AUGUSTA, Maine — The Legislature has approved a bill aimed at creating stronger deterrents for teenage drivers who break the law, despite concerns from lawmakers that the measure was rushed and that it creates penalties that are too strict.
The Senate voted 25-10 after significant debate late Thursday evening. The House engaged in similar debate on Friday before approving the bill 82-61.
LD 1912 was drafted from a set of recommendations made recently by Maine Secretary of State Charlie Summers, who has been studying teen driving trends for months.
The bill increases the minimum fine for texting while driving from $100 to $250, increases fines and terms of license suspension for violating conditions of a provisional license, and increases the amount of time a repeat offender would lose his or her license.
The measure is meant to help cut down on the number of bad accidents caused by teen drivers. Since Christmas, there have been 19 fatalities involving teen drivers in Maine.
But some lawmakers raised the question of whether the bill tries to “legislate common sense.” Others wondered if it was too punitive.
Rep. Michael Clarke, D-Bath, said he agreed that Maine should do more to educate and promote safe driving, but he thought the deterrents were too strong.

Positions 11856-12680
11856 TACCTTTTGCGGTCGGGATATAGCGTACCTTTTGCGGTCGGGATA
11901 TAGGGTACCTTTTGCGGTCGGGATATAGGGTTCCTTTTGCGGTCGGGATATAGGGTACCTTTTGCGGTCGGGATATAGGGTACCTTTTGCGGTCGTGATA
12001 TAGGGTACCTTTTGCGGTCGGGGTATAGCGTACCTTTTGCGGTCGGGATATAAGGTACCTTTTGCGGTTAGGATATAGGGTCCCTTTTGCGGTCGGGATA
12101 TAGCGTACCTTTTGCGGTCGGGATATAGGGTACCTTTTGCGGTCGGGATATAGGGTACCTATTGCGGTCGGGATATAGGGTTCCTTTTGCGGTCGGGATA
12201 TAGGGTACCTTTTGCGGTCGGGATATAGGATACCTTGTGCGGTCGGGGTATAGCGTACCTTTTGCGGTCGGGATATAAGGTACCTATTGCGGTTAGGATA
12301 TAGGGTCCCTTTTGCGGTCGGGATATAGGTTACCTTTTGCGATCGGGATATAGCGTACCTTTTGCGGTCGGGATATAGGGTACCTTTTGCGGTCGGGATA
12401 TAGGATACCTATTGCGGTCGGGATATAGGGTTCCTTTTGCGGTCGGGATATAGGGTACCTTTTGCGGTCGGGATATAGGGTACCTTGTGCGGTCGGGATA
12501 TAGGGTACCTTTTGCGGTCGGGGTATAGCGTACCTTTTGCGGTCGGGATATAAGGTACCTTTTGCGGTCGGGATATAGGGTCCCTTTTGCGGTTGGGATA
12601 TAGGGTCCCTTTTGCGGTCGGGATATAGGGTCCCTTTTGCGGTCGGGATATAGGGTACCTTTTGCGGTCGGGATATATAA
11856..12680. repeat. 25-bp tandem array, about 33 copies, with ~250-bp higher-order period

Rep. Aaron Libby, R-Waterboro, pointed out that the bill strengthens penalties such as the fine increase for texting while driving for everyone, not just teens — and wondered whether that was fair to experienced, adult drivers.
Rep. Tyler Clark, R-Easton, opposed the increase in the amount of time a license could be taken away.
“It’s too extreme,” he said. “In rural Maine, if you lose your license, you can’t do anything.”
The bill was voted out of the Transportation Committee on Monday, the same day the measure faced a sparsely attended public hearing.
Sen. Bill Diamond, D-Windham, who sponsored LD 1912, said what was drafted included only a small portion of what was outlined in Summers’ report to the Transportation Committee.
Among the recommendations not included were:
• Doubling, from 35 to 70, the number of supervised hours a driver with a permit must log before obtaining a driver’s license.
• Requiring that anyone under the age of 21 should hold a permit for one year instead of six months so they can experience “supervised driving time in all four of Maine’s seasons.”
• Moving some of the driver education classroom time to online learning, which Summers said would allow instructors to devote more quality time to direct instruction behind the wheel.
Diamond said because the bill came in so late, those broader initiatives were stripped but they could be brought back for the next legislative session.
Follow BDN writer Eric Russell on Twitter at @BDNPolitics.